thermionic emission

thermionic emission

thermionic emission, emission of electrons or ions by substances that are highly heated, the charged particles being called thermions. The number of thermions emitted increases rapidly as the temperature of the substance rises. The heated material may be in the form of a metal filament or of some compound that coats and is heated by the filament. If the heated body carries a positive or negative charge, the thermions will be of the same charge. At temperatures below red heat (see black body), thermionic emission from uncharged bodies is chiefly positive; at higher temperatures it is negative. The effect was discovered by Thomas A. Edison in 1883 when he was working on filaments for the electric light. Thermionic emission's most important practical application in electronics is in the electron tube, since it is the mechanism by which electrons are emitted from the cathode.

Thermionic emission is the flow of charge carriers from a surface or over some other kind of electrical potential barrier, caused by thermal vibrational energy overcoming the electrostatic forces restraining the charge carriers. The charge carriers can be electrons or ions, and are sometimes referred to as "thermions". The total charge of the emitted carriers (either positive or negative) will be equal in magnitude and opposite in sign to the charge left in the emitting region. The most classical example of thermionic emission is the emission of electrons from a hot metal cathode into a vacuum (archaically known as the Edison effect), but the term is now used to refer to any thermally excited charge emission process, even when the charge is emitted from one solid-state region into another. This process is crucially important in the operation of a variety of electronic devices and can be used for power generation or cooling. The magnitude of the charge flow increases dramatically with increasing temperature and for vacuum emission from metals tends to only become significant for temperatures over 1000 K. The science dealing with this phenomenon is thermionics.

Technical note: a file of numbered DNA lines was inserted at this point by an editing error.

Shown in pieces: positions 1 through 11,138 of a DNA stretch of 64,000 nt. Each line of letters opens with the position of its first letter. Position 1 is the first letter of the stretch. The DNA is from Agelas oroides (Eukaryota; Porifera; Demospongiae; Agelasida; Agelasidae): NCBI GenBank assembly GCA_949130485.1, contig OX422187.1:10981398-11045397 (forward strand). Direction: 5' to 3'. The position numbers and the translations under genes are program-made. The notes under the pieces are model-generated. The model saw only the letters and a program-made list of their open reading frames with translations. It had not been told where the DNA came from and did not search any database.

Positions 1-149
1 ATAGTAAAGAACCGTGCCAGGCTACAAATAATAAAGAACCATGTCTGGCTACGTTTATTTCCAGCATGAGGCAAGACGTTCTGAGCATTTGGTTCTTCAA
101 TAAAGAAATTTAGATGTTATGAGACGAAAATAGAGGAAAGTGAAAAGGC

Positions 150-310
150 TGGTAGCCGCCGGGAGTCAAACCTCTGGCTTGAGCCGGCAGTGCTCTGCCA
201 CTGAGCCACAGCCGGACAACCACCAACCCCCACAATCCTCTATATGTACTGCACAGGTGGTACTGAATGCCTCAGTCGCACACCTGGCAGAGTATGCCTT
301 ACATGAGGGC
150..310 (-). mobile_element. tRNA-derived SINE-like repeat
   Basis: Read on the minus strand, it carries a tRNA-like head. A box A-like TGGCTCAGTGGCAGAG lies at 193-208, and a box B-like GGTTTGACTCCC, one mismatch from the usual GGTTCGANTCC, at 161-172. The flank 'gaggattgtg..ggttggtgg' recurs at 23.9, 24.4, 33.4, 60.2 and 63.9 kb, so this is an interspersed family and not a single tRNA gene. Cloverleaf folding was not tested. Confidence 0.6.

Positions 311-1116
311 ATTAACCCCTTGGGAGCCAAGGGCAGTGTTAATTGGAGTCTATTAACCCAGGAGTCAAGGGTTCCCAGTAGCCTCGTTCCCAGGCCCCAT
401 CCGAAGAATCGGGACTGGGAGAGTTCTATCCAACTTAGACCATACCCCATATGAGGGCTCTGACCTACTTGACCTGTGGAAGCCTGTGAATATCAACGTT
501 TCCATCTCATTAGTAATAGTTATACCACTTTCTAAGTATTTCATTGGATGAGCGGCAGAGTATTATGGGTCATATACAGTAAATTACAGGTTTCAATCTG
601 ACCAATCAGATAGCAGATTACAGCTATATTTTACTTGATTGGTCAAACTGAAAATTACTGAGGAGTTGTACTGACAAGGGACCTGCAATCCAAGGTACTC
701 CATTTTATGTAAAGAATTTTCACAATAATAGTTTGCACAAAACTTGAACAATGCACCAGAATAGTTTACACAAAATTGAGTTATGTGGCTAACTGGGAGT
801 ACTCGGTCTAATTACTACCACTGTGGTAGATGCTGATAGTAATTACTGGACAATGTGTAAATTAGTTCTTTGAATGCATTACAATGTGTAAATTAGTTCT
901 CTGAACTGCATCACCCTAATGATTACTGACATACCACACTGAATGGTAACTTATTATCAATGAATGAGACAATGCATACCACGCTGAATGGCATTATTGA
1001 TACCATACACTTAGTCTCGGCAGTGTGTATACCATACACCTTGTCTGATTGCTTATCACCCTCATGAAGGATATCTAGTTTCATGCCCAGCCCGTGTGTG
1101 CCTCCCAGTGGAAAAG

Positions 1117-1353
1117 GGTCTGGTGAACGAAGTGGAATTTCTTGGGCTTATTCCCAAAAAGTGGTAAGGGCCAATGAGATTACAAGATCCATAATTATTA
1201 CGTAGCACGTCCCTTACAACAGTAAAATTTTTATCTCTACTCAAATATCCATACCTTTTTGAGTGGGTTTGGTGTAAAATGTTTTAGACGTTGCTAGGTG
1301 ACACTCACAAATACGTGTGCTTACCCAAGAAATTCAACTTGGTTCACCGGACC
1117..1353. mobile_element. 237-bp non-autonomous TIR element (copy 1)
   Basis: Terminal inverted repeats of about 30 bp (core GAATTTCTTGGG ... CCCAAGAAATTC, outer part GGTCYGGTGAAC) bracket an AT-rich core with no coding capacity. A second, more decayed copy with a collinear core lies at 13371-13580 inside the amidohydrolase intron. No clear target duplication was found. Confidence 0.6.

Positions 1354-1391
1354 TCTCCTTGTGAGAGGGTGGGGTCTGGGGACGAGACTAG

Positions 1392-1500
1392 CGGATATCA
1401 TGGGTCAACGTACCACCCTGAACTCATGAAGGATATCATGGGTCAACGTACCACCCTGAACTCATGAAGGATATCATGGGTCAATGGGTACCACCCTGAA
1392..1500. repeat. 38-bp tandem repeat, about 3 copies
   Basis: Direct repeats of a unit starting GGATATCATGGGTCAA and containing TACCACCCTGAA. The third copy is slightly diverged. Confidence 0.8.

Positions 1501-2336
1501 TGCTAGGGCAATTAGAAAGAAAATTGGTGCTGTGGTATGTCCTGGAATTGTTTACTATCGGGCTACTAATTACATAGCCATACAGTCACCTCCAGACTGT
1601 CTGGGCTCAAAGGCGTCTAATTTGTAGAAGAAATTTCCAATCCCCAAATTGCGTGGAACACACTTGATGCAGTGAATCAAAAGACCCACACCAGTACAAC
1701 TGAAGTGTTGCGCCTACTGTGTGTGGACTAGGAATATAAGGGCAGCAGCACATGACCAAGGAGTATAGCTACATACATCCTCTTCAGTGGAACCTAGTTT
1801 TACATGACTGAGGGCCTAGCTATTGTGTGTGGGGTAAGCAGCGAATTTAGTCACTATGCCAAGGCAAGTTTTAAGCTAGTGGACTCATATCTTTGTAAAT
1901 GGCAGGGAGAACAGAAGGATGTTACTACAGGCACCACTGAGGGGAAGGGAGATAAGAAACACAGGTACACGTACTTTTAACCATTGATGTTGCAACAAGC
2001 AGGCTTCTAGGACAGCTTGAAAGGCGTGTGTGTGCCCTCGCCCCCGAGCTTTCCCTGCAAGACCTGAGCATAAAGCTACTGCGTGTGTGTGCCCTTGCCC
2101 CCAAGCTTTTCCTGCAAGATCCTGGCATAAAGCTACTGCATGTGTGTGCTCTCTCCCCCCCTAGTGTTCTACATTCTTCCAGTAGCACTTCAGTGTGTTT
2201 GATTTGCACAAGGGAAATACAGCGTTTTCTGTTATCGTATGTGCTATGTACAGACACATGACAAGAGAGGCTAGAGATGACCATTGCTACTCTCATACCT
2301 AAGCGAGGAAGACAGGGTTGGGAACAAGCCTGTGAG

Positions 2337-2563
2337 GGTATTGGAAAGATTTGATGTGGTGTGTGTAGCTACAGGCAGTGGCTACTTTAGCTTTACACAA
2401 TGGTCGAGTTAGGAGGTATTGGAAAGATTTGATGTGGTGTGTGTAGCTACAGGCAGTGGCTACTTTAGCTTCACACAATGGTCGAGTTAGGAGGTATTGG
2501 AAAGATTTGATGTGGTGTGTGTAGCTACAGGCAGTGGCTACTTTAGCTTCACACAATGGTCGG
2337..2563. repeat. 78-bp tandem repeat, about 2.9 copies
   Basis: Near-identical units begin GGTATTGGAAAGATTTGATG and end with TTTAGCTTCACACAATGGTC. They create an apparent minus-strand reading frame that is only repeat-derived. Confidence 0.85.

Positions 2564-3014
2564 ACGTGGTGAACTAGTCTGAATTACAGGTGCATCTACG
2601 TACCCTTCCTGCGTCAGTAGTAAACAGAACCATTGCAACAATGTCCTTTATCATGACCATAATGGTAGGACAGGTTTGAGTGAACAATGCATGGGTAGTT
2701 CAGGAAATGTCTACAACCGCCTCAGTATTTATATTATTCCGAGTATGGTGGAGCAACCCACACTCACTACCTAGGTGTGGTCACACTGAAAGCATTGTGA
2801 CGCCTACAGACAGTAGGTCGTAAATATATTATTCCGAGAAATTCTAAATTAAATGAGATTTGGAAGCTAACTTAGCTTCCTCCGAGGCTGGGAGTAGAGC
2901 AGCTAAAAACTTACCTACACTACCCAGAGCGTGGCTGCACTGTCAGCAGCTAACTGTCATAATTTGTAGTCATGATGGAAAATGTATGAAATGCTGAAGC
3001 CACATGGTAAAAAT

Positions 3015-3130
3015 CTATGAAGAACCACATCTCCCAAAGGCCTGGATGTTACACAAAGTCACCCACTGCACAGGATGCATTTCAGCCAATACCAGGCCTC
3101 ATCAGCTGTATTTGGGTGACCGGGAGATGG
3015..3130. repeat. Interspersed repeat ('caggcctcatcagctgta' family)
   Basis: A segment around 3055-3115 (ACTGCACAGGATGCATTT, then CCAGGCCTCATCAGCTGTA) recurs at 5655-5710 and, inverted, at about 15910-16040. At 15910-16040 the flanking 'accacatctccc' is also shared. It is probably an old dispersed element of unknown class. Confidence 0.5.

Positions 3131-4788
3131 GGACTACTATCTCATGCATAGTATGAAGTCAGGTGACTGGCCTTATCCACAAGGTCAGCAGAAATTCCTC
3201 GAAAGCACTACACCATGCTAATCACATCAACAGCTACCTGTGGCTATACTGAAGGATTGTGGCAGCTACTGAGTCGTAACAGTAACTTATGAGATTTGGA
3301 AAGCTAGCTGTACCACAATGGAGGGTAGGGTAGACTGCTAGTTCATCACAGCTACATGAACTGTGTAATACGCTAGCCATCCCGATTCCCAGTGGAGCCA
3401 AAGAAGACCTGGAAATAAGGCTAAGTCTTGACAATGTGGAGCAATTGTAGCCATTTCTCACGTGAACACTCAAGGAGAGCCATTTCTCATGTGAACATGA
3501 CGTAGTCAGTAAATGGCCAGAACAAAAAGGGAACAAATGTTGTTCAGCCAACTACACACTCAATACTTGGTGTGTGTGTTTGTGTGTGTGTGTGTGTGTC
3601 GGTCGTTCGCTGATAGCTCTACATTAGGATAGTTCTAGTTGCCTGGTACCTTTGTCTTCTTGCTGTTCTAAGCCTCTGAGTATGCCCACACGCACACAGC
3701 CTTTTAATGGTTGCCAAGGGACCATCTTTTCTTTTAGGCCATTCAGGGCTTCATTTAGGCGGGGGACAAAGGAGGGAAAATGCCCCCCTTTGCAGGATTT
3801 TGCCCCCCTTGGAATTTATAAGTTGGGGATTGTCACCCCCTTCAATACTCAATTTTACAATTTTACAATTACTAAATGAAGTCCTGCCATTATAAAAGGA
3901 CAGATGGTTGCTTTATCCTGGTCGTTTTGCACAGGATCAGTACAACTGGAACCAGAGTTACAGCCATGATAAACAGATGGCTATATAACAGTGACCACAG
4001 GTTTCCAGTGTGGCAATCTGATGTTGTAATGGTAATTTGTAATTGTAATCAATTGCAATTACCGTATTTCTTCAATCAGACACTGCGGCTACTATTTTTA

History

The phenomenon was initially reported in 1873 by Daniel Lordan in Britain. While doing work on charged objects, Lordan discovered that a red-hot iron sphere with a negative charge would lose its charge (discharging electrons into vacuum). He also found that this did not happen if the sphere had a positive charge. He didn't understand what any of this meant. Other early contributors included Hittorf (1869–1883), Goldstein (1885), and Elster and Geitel (1882–1889).

The effect was rediscovered by Thomas Edison on February 13, 1880, while trying to discover the reason for breakage of lamp filaments and uneven blackening (darkest near one terminal of the filament) of the bulbs in his incandescent lamps.

Edison built several experiment bulbs, some with an extra wire, a metal plate, or foil inside the bulb which was electrically separate from the filament. He connected the extra metal electrode to the lamp filament through a galvanometer. When the foil was given a more negative charge than the filament, no charge flowed between the foil and the filament because the cool foil emitted few electrons. However, when the foil was given a more positive charge than the filament, the many electrons emitted from the hot filament were attracted to the foil, causing charge to flow. This one-way current was called the Edison effect (although the term is occasionally used to refer to thermionic emission itself). He found that the current emitted by the hot filament increased rapidly with increasing voltage, and filed a patent application for a voltage-regulating device using the effect on November 15, 1883 (U.S. patent 307,031, the first US patent for an electronic device). He found that sufficient current would pass through the device to operate a telegraph sounder. This was exhibited at the International Electrical Exposition in Philadelphia in September 1884. William Preece, a British scientist took back with him several of the Edison Effect bulbs, and presented a paper on them in 1885, where he referred to thermionic emission as the "Edison Effect." The British physicist John Ambrose Fleming, working for the British "Wireless Telegraphy" Company, discovered that the Edison Effect could be used to detect radio waves. Fleming went on to develop the two-element vacuum tube known as the diode, which he patented on November 16, 1904.